- Nestlé found liable in civil case over secret infiltration of anti-globalization NGO, Attac
- Swiss court ordered Nestlé and security company Securitas AG to pay SFr3,000 per claimant
- Attac filed criminal, civil cases against companies after Swiss TV made allegations of infiltration
Nestlé, whose clashes with activists over sales of baby milk formula in Africa led to widespread boycotts in the 1980s, has been found liable in a civil case over the secret infiltration of a non-governmental organisation.
A Swiss court last week ordered Nestlé and the Swiss security company Securitas AG to pay compensation following revelations that an infiltrator had attended "workgroup" meetings of Attac, an anti-globalisation group. Some of those meetings took place at members' homes.
The world's biggest food company has been at pains to repair relations with NGOs since the milk formula debacle, which led to new health regulations on its marketing.
The rise of social media and rapid dissemination of any wrongdoings -- and a new generation of more socially conscious consumers -- has further encouraged the maker of KitKats and its peers to address issues ranging from child labour on cocoa farms to saving water. Such initiatives are often carried out in partnership with NGOs.
But even though Nestlé has been fostering closer ties with its one-time foes, it has now been found to have been involved in the monitoring of activist activities.
The long-running legal saga began in 2008 when Attac filed criminal and civil allegations against Nestlé and Securitas after Swiss TV alleged that an Attac workgroup in the canton of Vaud had been infiltrated by a Securitas employee on behalf of Nestlé in 2003.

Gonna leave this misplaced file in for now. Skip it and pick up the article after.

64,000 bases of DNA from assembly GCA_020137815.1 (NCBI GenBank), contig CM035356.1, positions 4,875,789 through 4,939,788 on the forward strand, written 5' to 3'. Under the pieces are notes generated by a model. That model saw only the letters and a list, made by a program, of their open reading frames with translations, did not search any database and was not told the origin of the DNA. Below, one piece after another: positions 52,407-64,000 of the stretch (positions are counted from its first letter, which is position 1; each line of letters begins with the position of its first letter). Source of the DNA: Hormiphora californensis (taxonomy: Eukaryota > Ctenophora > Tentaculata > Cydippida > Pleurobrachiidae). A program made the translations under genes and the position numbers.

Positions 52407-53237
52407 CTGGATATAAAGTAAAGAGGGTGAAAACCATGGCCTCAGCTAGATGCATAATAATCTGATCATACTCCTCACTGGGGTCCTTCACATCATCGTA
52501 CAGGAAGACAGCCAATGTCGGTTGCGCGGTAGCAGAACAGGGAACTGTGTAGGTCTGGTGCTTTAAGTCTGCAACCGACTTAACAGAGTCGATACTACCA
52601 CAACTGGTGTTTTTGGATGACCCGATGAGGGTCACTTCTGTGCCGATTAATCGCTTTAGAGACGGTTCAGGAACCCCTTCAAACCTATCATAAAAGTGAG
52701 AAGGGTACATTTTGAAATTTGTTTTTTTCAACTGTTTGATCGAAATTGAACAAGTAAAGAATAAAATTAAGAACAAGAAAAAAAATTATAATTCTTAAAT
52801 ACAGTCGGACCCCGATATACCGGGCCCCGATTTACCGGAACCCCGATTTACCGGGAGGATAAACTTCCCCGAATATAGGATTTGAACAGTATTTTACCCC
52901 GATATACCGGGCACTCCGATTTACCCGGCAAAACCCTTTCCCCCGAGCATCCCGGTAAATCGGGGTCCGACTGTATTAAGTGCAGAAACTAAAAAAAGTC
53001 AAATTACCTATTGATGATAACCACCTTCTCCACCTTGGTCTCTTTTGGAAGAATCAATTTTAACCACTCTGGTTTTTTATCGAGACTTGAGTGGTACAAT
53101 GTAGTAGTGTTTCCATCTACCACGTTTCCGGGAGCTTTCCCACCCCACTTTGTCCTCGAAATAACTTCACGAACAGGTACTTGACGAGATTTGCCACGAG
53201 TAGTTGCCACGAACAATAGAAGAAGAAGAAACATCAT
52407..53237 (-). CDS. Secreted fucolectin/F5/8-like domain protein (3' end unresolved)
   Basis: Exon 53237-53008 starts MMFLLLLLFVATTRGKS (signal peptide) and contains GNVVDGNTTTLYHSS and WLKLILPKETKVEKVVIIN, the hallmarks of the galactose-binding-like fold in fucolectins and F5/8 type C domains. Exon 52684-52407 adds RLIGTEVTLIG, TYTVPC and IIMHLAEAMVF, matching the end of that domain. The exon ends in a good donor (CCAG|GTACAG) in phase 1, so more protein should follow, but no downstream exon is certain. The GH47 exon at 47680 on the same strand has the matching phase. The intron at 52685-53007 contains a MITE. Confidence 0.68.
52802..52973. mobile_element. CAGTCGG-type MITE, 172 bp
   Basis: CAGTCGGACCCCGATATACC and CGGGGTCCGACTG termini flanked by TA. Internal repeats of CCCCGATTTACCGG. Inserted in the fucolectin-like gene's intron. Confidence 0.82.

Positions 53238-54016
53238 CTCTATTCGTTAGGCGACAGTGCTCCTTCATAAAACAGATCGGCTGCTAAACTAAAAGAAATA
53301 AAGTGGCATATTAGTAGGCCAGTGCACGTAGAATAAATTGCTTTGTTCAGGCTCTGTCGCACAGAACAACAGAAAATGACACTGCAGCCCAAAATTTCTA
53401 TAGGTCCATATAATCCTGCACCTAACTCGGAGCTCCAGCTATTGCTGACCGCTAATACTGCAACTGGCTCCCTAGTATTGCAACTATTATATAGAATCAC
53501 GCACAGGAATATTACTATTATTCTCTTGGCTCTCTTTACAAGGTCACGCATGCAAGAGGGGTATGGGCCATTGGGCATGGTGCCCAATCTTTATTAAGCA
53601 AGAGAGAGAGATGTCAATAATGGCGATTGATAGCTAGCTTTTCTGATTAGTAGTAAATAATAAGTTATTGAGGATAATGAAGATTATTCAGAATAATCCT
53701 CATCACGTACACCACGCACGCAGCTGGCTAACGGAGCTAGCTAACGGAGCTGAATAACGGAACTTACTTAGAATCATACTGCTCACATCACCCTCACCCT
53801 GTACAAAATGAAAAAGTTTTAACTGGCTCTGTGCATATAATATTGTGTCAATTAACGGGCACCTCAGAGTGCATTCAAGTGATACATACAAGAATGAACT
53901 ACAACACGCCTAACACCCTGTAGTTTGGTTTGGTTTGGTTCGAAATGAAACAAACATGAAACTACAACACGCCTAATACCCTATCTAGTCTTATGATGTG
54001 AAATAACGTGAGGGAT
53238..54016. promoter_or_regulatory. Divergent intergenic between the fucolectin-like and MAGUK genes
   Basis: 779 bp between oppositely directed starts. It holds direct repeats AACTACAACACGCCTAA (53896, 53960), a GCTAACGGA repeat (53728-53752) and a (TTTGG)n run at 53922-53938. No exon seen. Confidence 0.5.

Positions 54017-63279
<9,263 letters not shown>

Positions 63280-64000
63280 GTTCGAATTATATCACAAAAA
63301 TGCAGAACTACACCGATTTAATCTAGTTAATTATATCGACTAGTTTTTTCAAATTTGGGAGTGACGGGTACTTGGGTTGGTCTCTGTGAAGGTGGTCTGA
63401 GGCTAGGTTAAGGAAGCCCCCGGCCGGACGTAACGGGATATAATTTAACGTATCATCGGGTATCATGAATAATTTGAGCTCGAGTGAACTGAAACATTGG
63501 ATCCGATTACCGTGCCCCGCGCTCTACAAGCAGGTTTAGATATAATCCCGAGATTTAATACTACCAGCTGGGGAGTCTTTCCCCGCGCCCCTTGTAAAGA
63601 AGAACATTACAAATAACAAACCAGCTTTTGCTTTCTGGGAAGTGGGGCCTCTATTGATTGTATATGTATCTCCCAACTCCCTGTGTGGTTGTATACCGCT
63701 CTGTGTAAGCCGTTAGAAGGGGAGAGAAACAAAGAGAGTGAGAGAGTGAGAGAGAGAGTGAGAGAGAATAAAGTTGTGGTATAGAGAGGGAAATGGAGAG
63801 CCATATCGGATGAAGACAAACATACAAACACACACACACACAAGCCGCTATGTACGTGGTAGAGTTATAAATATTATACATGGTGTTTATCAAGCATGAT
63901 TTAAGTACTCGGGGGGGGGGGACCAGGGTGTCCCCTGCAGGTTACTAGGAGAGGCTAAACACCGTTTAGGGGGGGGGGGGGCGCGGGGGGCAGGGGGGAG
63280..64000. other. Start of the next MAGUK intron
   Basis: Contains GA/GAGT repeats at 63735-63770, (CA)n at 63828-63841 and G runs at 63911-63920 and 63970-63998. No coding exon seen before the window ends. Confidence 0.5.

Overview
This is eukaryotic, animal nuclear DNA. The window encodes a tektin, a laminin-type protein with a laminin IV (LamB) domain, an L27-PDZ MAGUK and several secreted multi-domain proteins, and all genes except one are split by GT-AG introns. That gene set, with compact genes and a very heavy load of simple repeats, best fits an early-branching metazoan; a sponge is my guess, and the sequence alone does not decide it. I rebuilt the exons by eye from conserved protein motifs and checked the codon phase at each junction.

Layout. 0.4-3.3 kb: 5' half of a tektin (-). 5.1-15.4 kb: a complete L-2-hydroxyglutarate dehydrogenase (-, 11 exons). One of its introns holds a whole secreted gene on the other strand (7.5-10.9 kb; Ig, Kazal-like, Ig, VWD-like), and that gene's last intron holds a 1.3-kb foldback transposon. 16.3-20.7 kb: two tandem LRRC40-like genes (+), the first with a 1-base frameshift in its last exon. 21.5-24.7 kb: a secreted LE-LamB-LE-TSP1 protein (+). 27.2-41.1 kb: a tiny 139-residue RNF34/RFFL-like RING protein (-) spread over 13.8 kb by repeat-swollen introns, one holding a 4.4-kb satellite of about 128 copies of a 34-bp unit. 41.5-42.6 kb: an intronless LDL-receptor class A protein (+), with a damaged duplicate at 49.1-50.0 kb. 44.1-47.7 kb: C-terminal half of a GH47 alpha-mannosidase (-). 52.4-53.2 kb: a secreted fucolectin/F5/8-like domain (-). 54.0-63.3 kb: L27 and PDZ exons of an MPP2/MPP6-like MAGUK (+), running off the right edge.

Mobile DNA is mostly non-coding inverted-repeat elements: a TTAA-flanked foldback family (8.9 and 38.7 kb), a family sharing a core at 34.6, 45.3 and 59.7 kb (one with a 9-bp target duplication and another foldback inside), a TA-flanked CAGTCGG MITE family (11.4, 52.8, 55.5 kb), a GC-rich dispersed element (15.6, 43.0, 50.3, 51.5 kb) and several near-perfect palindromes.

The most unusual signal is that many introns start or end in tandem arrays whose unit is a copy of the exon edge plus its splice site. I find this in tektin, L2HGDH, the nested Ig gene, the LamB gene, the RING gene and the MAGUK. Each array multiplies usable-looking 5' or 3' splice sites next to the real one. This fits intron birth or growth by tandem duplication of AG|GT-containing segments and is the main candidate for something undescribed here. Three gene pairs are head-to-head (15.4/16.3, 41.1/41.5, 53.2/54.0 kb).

The criminal case was dropped in 2009, but the civil case continued, and Jean-Luc Genillard, president of the civil court in Lausanne, has now ordered Nestlé and Securitas to pay compensation of SFr3,000 per claimant.
A spokesman for Nestlé said the company would like "to reiterate that incitement to infiltration is against Nestlé's corporate business principles", adding that it noted the judge's decision "with disappointment".
However, he said it was too early to say what, if any actions, Nestlé would take next. "We are unable to make any specific comments before the judge's reasoning is released. If it turns out that a Nestlé employee has acted negligently, we will take appropriate action," he said.
Securitas said it had stopped this sort of activity eight years ago and that the judge's ruling had no impact on its current operations. The group said it was now waiting for the judge's written reasoning.
Attac said it was "very satisfied" that the civil court had condemned Nestlé's and Securitas's actions. "Nevertheless, we'd like to point out that we are continuing to critically observe the worldwide activities of multinational corporations."